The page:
Project Friday: Getting Used to the Pentel Pocket Brush Pen—Part 5 of a 5 (at least) Part Series

May 11, 2012

See the post for complete details.

101227AcrylicManLeft: Pentel Pocket Brush Pen sketch on Gutenberg paper with acrylic paint over the sketch.

Today I wanted to write a little bit about using wet media over your Pentel Pocket Brush Pen (PPBP) sketches.

I've written a ton of posts on this topic because I do this all the time so I have plenty of examples to show you. Some of the images I'm showing today (or giving links to) you've already seen, but I wanted to call your attention to them in the context of the current series of using the PPBP.

Why paint over the brush lines and obscure them once you have gone to the trouble (actually it's no trouble) of working with the brush pen to begin with?

First, some people like to work in pen and ink and I wanted you to know that with the PPBP you can work with wet media over it. You'll want to keep in mind that on various papers the sizing will float any ink for a little bit (and some for a very long time indeed) so if you are going to paint over your PPBP lines, whether or not you want them to still be visible, you need to take the paper you're working on into consideration.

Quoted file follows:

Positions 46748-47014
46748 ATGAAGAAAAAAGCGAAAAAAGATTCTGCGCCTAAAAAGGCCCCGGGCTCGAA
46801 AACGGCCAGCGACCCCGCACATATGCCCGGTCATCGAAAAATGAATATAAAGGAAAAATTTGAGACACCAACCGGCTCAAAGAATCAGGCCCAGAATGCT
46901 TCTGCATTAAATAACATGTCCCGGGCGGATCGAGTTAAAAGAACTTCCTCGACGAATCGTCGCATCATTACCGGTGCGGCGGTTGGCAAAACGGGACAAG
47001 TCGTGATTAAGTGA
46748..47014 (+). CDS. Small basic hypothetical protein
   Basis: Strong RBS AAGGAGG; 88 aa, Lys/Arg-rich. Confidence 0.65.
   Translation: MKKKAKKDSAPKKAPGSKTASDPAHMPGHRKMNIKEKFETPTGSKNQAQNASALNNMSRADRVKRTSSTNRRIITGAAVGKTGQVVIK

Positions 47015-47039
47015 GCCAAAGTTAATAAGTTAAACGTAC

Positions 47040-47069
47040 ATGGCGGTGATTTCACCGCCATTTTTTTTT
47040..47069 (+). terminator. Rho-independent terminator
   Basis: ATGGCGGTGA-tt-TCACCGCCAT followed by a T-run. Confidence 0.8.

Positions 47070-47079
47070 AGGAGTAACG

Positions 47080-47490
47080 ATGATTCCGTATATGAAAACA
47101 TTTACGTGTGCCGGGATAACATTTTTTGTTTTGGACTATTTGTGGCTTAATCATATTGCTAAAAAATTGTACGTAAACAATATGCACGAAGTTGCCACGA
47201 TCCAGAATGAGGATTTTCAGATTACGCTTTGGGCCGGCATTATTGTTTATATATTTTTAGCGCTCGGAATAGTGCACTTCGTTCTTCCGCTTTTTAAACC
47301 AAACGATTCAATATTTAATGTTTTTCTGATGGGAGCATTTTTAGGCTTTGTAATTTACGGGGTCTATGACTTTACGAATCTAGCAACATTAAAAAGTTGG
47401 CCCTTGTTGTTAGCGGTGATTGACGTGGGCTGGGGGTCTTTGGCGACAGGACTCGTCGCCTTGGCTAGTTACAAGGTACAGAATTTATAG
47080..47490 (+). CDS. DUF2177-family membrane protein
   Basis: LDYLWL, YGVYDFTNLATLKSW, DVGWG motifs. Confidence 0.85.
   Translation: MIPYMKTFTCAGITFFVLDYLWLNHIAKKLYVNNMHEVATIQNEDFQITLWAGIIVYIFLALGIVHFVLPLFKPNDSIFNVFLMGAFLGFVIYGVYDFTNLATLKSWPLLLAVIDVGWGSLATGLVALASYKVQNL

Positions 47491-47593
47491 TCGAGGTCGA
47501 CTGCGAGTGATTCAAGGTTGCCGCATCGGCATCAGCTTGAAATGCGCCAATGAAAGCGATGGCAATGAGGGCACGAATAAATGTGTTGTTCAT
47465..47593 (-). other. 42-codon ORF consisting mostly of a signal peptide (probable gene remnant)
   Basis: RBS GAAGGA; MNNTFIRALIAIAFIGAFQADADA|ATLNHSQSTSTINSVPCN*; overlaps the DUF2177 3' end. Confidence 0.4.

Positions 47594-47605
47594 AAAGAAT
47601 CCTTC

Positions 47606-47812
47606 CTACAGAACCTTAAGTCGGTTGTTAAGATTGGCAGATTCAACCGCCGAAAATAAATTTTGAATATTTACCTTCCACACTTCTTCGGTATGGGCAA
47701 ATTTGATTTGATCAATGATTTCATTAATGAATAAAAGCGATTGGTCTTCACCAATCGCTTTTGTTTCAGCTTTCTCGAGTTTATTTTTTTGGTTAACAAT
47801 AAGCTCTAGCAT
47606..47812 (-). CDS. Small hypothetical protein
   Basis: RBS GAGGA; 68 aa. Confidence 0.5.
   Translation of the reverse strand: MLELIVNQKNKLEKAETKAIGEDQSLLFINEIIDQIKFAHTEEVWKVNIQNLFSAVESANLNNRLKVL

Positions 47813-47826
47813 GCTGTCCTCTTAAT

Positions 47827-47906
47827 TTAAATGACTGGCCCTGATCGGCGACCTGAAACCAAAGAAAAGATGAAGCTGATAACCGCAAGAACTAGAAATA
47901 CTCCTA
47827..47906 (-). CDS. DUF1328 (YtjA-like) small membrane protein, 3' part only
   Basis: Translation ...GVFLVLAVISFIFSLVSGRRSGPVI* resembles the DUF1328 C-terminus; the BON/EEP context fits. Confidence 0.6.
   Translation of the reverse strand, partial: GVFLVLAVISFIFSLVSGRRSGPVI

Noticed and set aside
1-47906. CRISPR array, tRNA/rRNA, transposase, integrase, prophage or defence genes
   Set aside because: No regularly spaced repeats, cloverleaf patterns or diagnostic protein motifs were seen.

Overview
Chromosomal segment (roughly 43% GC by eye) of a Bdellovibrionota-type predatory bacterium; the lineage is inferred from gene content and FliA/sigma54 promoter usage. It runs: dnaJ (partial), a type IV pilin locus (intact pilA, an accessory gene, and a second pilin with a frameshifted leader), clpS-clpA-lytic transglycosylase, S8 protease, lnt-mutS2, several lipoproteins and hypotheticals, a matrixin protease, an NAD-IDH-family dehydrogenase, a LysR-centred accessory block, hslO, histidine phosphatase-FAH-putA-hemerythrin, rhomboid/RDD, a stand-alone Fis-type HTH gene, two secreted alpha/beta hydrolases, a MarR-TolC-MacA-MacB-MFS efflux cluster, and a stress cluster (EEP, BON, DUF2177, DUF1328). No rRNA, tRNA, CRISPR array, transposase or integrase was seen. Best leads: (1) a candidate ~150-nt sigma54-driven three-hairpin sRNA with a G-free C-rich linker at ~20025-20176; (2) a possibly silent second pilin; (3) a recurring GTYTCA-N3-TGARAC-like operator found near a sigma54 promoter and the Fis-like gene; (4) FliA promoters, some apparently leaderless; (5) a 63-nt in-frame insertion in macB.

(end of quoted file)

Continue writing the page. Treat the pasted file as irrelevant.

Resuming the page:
If the concept of how sizing impacts your sketching and use of wet media with ink is new to you please read "It's Not Waterproof until It's Waterproof."

Because papers vary so much I suggested you do your initial PPBP experiments in a Fabriano Venezia journal. I use this brand of journal for my studio journal and it is a great surface to draw on with this pen, but it is also fun to paint on. The ink of the PPBP dries almost immediately on this paper and you're good to go to start painting in watercolor, gouache, or acrylic. I knew you would have the best chance for early experimental success on this paper—and not have to worry about what other factors might be getting in your way.